RTVF alumnus sheds light on the art of trailer-making

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    Guest speaker Chris St. Pierre’s speech felt more like going to the movies than attending a lecture.

    St. Pierre told a classroom of about 40 students in Moudy Building South on Monday night how much effort is required in the post-production process of marketing movies.

    St. Pierre, an alumnus of TCU, showcased movie trailers he has worked on, such as “Harry Potter and the Order of the Phoenix”, “Sweeney Todd: the Demon Barber of Fleet Street” and “Watchmen.”

    He said shuffling through hours of footage of the movie involves fast-forwarding and learning to identify significant shots to make previews and television spots.

    “The cool head-turns or the big epic shots are going to make it,” St. Pierre said.

    Editing hours of dialogue and compiling footage takes an average of months, he said. The marketing aspect overrules the project, St. Pierre said. Editors need to decide what shots best tell the same story in an average of 15 seconds, he said.

    He said it’s especially difficult to edit bad movies, using “The Forbidden Kingdom” as an example of how incoherent dialogue can make the trailer editing process challenging.

    Eventually the studio was forced to hire someone who sounded similar to Jackie Chan to dub over his lines for clarity, he said.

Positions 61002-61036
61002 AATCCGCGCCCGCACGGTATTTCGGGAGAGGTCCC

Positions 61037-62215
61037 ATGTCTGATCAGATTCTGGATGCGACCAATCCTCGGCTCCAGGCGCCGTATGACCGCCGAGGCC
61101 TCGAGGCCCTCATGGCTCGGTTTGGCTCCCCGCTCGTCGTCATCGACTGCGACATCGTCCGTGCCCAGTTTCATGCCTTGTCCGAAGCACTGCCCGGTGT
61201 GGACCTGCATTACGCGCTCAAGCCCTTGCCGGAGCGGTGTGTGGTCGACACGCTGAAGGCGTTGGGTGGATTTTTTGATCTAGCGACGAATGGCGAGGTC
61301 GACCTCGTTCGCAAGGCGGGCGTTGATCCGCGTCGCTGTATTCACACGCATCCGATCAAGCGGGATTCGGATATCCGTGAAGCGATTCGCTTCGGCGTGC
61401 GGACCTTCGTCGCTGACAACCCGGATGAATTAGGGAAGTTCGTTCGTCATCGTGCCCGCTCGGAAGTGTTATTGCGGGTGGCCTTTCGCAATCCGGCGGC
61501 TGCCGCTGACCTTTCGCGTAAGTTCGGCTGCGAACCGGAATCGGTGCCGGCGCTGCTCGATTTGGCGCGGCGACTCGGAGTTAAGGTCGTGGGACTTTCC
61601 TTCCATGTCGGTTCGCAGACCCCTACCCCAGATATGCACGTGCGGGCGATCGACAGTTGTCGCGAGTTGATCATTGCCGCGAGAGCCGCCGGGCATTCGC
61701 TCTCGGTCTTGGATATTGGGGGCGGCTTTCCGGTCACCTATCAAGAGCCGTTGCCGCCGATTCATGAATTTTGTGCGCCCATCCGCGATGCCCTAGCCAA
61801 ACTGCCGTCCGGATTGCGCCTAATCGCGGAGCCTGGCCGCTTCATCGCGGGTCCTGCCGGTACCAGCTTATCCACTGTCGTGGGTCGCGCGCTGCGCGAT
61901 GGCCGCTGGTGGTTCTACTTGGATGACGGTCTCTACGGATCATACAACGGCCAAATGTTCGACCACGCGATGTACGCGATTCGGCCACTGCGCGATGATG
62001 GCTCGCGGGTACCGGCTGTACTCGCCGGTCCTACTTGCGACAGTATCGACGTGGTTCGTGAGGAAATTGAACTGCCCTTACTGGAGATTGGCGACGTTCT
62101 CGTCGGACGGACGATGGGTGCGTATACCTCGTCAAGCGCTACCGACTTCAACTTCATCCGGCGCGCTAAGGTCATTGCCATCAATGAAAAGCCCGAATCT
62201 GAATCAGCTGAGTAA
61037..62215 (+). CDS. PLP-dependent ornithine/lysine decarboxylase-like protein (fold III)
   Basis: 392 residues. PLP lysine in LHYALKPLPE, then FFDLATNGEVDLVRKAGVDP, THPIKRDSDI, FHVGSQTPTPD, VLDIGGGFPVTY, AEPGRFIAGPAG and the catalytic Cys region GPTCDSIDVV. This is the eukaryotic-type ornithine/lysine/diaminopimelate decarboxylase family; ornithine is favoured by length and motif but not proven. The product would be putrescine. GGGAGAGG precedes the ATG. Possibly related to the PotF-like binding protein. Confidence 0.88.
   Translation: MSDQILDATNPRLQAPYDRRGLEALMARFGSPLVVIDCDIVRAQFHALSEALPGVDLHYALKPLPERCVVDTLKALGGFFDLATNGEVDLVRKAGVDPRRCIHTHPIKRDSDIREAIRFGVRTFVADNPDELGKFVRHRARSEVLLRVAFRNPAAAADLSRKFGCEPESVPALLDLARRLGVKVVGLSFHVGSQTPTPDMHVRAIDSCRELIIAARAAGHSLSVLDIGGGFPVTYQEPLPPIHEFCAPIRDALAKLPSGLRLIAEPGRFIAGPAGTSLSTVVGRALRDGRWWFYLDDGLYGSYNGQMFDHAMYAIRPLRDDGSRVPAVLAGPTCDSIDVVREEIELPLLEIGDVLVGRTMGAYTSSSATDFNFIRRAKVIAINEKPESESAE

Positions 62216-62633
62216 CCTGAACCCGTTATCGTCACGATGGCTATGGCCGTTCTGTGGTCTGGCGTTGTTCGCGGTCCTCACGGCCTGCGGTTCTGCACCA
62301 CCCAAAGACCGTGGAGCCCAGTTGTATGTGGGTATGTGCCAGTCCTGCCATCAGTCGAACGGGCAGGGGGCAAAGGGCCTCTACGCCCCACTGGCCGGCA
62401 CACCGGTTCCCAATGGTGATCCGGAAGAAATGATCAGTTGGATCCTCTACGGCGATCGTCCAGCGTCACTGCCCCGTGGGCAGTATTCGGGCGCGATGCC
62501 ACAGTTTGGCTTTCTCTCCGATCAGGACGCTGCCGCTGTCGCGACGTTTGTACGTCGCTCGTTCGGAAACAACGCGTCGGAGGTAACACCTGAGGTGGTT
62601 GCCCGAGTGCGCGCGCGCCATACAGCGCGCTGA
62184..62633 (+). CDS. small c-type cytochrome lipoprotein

Joe Wurtz, junior radio-TV-film major, said he did not realize the post-production process involved making trailers and television spots.

    “You don’t normally hear about this aspect of the film industry,” Wurtz said. “It’s great to know there are jobs where the sole purpose is making movie trailers.”

    St. Pierre said he immediately moved to Los Angeles when he graduated in 2004 and landed a job at MOJO, a post-production advertising company that specializes in editing theatrical trailers for blockbuster movies.

    “At (TCU) you’re going to learn your basics, but you can’t just learn everything in school,” St. Pierre said. “You do that on the job.”

    St. Pierre said he started off at the bottom of the chain at MOJO, where he fetched coffee, washed dishes and drove finished projects to clients.

    “You can’t be above that though,” St. Pierre said. “You’ve got to be eager to learn and earn your wings.”

    St. Pierre said the best thing that’s ever happened to him was when the production assistant ahead of him got fired for accidently releasing the footage of the Harry Potter logo because it allowed him to be promoted.

    During his early days at MOJO, St. Pierre said the responsibilities increased with each task until he was assigned to edit together “Sweeney Todd” using only raw footage of the day-to-day shoot. He said it took him two months with the help of the original screenplay.

    St. Pierre said the TCU community is very well-networked throughout Hollywood and said he still speaks to many of his classmates in the Los Angeles area.

    Ruth Lopez, sophomore RTVF major, said the presentation was a good experience because of the advice St. Pierre offered.

    “It gave me the opportunity for one-on-one contact with a professional in a field I’m interested in,” she said.